Source: 13 WMAZ —
LOS ANGELES — Homeownership is likely to remain a pipe dream for many Americans this spring homebuying season.
The nation’s worst housing slump in nearly a decade stoked hope among prospective buyers that homes could be scooped up more easily. But while prices appear to have peaked last summer, they still ended 2022 higher than they were at the end of 2021. And the median U.S. home price has increased 42% since 2019.
The average long-term rate on a 30-year mortgage reached a two-decade high of 7.08% in the fall. Rates eased in December and January, but have been climbing since early February. The average rate hit 6.73% last week, the highest level since early November. A year ago, it averaged 3.85%.
That rate translates into a roughly 49% increase in the monthly payment on a median-priced U.S. home than a year ago, said George Ratiu, senior economist at Realtor.com.
“For real estate markets, the rise in rates means higher mortgage payments, deepening the affordability challenge just as we move into the crucial spring homebuying season,” he said.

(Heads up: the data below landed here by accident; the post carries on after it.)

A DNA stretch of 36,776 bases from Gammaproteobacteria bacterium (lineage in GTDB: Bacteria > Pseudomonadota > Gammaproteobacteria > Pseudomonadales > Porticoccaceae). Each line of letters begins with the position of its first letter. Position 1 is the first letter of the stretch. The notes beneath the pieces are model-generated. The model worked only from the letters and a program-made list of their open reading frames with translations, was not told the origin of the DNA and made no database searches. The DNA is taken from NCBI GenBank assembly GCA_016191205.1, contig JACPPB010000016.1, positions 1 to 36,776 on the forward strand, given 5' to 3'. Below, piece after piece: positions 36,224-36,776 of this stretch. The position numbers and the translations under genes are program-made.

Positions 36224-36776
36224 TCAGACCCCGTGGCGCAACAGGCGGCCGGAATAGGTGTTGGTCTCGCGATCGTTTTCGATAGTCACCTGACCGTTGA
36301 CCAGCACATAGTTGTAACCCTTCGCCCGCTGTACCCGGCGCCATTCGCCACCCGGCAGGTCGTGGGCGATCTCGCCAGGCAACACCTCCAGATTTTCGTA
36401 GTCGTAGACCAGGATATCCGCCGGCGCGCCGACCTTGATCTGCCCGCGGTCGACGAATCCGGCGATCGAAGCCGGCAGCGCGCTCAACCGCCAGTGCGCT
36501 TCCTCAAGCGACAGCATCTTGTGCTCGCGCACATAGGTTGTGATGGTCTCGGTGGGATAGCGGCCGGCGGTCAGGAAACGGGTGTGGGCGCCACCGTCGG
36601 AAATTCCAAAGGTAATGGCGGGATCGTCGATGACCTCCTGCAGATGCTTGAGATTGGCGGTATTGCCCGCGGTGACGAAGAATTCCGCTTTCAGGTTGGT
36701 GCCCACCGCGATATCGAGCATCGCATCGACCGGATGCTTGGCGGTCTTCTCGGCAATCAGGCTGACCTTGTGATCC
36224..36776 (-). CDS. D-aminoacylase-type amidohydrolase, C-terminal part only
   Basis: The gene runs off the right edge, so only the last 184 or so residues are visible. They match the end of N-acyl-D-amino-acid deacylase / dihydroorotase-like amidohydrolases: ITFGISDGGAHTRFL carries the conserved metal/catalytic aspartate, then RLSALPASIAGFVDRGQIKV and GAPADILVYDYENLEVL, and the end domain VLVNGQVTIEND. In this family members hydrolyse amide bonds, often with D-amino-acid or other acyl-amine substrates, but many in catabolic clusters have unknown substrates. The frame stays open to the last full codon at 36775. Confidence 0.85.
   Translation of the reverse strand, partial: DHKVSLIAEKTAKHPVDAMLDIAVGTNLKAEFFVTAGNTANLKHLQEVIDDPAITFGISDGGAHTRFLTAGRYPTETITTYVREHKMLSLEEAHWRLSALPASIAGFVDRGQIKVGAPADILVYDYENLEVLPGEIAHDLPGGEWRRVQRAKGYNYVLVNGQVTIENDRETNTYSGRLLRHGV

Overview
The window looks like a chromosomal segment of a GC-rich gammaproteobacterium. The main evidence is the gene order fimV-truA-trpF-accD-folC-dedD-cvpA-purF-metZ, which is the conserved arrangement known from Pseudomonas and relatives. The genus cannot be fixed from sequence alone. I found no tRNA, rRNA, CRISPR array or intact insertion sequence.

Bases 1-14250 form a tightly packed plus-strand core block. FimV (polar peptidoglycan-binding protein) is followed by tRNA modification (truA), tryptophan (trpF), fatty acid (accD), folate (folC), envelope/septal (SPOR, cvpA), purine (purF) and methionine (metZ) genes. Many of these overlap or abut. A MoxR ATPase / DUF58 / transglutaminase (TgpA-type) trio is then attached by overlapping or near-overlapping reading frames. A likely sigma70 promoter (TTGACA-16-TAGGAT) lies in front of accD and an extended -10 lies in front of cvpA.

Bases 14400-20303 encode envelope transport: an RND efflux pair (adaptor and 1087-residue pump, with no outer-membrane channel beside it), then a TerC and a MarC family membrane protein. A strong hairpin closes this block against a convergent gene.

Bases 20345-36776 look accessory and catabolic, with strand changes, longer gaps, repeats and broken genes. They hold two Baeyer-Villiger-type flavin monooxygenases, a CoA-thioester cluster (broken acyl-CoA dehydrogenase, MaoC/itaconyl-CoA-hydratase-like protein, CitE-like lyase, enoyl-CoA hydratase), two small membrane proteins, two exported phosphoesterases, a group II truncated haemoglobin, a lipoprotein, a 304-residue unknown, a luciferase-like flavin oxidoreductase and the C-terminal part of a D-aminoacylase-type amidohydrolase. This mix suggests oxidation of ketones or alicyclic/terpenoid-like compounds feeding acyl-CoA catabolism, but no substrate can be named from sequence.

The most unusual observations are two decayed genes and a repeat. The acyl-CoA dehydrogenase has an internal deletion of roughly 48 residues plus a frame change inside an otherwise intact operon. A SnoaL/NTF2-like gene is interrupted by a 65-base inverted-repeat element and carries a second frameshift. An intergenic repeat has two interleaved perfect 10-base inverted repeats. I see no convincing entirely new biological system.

For prospective buyers holding out for a meaningful dip in mortgage rates, they may be in for a long wait. Zillow recently polled 100 economists and real estate experts on their outlook for what the average rate on a 30-year mortgage will be by the end of this year and the median forecast was 6%.
Stronger-than-expected reports on the economy this year have fueled expectations that the Federal Reserve may have to keep pushing up its key borrowing rate to tame inflation, deepening the affordability challenge for would-be buyers like Joe Arndt in Reiserstown, Maryland.
The 28-year-old athletic trainer has been looking to buy a home in the Baltimore area for over a year, but hasn’t found much he can afford within his $225,000-$250,000 price range. He now feels shut out of the market.